Explorer Post 5 offers teens the chance to learn about the workings of broadcast journalism

Pictured is a typical “creative suite” at WRAL. Here, editors work away at adding effects, changing the sound, and cutting/adding video/sound for documentaries and broadcasts. (Photo courtesy of Michael Beauregard.)

On October 15, the doors of WRAL were opened to an arrangement of 14-20 year olds aspiring to learn about the inner workings of broadcast journalism.

The organization, Explorer Post 5, has been headquartered at WRAL since 1969 and has raised two generations of future anchors, editors, writers and public speakers.

Explorer Post 5 offer students the opportunity to figure out what facets of broadcast journalism would best suit them: the photography lovers would be camera operators, the tech-savvy would be editors, etc.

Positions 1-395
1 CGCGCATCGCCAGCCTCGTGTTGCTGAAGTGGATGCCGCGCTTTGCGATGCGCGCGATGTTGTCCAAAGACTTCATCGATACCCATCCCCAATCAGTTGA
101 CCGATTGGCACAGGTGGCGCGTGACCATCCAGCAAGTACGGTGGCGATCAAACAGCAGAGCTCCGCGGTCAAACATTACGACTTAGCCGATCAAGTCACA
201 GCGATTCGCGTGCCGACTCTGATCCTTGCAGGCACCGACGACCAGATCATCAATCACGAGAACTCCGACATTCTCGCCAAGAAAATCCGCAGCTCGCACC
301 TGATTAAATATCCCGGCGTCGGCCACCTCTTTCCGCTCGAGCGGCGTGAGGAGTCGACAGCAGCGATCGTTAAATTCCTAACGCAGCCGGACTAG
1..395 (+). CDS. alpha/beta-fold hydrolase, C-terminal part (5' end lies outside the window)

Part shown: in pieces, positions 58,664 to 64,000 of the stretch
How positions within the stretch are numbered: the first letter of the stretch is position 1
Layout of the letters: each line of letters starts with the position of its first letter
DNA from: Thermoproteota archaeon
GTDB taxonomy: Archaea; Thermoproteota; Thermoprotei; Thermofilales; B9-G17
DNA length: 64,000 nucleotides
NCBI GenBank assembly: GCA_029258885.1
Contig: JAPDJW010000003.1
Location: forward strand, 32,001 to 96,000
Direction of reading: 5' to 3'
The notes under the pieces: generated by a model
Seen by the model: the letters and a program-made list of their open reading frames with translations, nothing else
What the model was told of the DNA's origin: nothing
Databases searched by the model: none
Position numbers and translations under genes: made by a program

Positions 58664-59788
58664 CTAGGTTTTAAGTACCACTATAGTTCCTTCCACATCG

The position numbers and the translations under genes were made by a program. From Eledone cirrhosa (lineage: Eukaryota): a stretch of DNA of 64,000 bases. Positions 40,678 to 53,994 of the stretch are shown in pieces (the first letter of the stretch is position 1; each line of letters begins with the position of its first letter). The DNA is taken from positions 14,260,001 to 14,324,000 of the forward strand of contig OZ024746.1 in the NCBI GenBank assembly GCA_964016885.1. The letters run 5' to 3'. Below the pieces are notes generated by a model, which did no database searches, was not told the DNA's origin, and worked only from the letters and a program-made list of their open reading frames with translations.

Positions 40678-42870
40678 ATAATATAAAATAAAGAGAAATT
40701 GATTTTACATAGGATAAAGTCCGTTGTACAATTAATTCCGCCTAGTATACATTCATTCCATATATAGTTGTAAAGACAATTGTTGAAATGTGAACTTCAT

On November 5, this was put into action and Post members were assigned various positions in the studio. From anchoring to the handling of social media accounts, almost every aspect of life at a television studio was covered.

As editors worked away in “creative suites” (pictured above), photographers shot b-roll and directors managed the workings of the stage.

Explorer Post 5 offers the important service of allowing students to figure out their interests, even if they aren’t completely interested in the world of broadcasting. For instance, anchors could use the program to enhance their ability to speak in public, and writers could use it to further enhance their writing ability. The Post also allows its members a lot of liberty, letting them make mistakes to learn how to improve their abilities.

Explorer Post 5 also has an associate in Durham, Explorer Post 50, which manages broadcasts of Durham Bulls games. You can find more information on them here.



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